A visit to the Met

Last week I finally got to see the Charles James exhibit

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I had gone last week with my daughter. as much as she loves clothes, she has lass patience when it comes to exploring the frankly geekier side of clothing construction. In deference to her, my visit last week was shorter than I would have hoped.

Yesterday my sewing buddy Welmoed, drove up from Maryland to see the exhibit with a car full of her sewing friends. I took advantage of the opportunity of seeing the exhibit again with people who care about how the understructure of a dress is constructed, how a piece of fabric is cut . But seeing Welmoed is always a treat either with or without having the additional thrill of exceptional dresses to look at.

If you are kicking yourself for not having seen the exhibit,this page will provide you with enough links to give you a pretty good sense of what the exhibit was all about.

I was delighted by this exhibit by the Costume Institute. Their exhibits for the past several years were uniformly terrible if you actually are interested in looking at garments. I was so happy to see that you could actually look at the garments and the exhibit was set up to help you see the construction details. Hopefully this will begin a new trend at the Costume Institute.

 

Many of the dresses are dresses that I have seen displayed many many times before. I loved that this exhibit allowed me to see and understand them in a new way.

The dark ballroom like room made  me realize that when worn in a ball room, the wearer would look like a disembodied torso floating through space…almost the essence of dancing.

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When I had last seen so many Charles James dresses exhibited together , a couple of years ago at the Brooklyn Museum, I was struck by how frankly kinky so many of the dresses were.  Body shapes are exaggerated.

This is the back view of the swan dress. He builds  giant posterior on the back of the dress.  I just watched This is Spinal Tap last night and the dress brings to mind one of the songs from the movie.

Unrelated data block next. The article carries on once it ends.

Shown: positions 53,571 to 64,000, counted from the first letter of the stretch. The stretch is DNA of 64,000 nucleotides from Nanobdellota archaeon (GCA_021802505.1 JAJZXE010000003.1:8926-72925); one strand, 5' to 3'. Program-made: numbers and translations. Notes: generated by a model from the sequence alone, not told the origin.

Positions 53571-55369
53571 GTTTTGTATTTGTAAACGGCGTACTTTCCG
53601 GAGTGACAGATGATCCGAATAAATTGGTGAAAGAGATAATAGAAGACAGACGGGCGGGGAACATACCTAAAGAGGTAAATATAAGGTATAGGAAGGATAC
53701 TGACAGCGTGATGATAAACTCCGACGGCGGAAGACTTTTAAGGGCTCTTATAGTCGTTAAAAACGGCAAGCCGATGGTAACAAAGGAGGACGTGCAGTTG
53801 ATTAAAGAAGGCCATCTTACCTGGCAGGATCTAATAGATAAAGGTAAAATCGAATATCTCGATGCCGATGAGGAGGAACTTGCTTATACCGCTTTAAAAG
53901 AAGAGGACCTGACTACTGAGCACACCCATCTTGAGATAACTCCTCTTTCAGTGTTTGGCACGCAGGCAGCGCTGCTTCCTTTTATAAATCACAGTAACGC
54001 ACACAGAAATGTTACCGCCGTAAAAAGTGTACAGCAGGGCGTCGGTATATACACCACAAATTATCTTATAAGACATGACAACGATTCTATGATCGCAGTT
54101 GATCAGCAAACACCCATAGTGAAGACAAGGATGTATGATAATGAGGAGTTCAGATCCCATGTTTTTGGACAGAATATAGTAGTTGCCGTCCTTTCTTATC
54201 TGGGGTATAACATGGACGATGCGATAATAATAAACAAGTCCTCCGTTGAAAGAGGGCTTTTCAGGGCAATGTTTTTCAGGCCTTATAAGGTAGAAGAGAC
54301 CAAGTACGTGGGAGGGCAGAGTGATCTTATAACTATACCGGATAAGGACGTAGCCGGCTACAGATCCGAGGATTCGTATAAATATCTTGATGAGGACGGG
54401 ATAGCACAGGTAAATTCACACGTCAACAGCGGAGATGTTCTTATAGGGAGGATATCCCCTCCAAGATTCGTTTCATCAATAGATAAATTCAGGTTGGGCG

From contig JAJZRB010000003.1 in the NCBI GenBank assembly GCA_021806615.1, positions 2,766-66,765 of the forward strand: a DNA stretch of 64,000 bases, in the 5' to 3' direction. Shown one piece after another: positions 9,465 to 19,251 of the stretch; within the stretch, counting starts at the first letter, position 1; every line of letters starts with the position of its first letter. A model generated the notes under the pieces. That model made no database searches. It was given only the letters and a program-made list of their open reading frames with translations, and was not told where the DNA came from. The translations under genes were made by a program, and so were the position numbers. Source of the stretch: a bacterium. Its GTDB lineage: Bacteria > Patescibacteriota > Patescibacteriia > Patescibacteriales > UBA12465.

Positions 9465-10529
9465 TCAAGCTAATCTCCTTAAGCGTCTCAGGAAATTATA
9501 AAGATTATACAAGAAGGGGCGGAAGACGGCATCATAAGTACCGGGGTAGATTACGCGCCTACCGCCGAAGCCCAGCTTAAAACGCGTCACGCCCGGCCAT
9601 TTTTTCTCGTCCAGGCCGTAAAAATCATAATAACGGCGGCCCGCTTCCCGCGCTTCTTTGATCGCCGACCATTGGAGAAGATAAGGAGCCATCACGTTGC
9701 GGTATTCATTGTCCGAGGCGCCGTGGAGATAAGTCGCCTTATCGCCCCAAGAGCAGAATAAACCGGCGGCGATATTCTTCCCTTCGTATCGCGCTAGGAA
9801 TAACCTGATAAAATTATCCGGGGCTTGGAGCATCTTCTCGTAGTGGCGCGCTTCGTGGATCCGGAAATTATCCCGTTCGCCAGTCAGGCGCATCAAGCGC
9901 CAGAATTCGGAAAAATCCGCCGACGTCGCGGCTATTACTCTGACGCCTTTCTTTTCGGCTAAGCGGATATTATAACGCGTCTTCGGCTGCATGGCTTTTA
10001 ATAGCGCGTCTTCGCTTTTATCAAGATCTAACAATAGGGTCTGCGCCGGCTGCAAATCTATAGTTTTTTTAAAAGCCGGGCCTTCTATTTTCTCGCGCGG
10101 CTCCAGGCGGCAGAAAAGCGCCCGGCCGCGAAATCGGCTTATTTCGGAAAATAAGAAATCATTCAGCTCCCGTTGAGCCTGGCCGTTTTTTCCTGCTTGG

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Other dresses play with other body parts, enlarging to gigantic scale what lies beneath.

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His Taxi Dress, plays with both the erotic and the practical. This dress which wraps around the body  supposedly could be put on in a taxi.

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No, it isn’t constructed like the more straightforward DVF dress of the 1970’s. This dress is not made of two identical halves attached to a back, instead the right front bodice does not have a skirt attached to it. The dress is constructed like a spiral.  the dress above was produced for a department store.

James made other more luxurious versions of the dress.

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The satin dress below has a black metal zipper that spirals around the body.

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Another great Charles James innovation was the down jacket. He made this one as a one off in 1938as an evening jacket. It’s filled with eiderdown  and looks like folded swan wings.

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The back of the jacket though reminds me of something a five year old would love, shiny! satin! Hearts!SAM_2693

The big surprise for me in this show were the coats.

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I loved the subtle detailing on this one. I love the alternating covered buttons. The slot seam button hole, just one and with that beautiful notch. it’s so austere and minimalistic.

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I also loved this dress. We have all seen cheap knock offs of this one, but the original is sublime.

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I am so glad I went. I am so glad I went back. I have an idea inspired by the show that is itching my brain.

 

 

After the museum I walked north on Madison Avenue. I wanted to share the displays in one of my favorite stores.  No, I have never bought anything there. It’s a Japanese tie store.

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Seeing all of those beautiful colors, those gorgeous silks always makes me happy. The saleswoman was also very gracious about my taking photos.

Comments

  1. Lovely, Sarah. Thanks for taking photos and sharing them. The tie shop looks like candy! Only better!

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  2. Thanks, Sarah! "enlarging to gigantic scale what lies beneath" teehee.......

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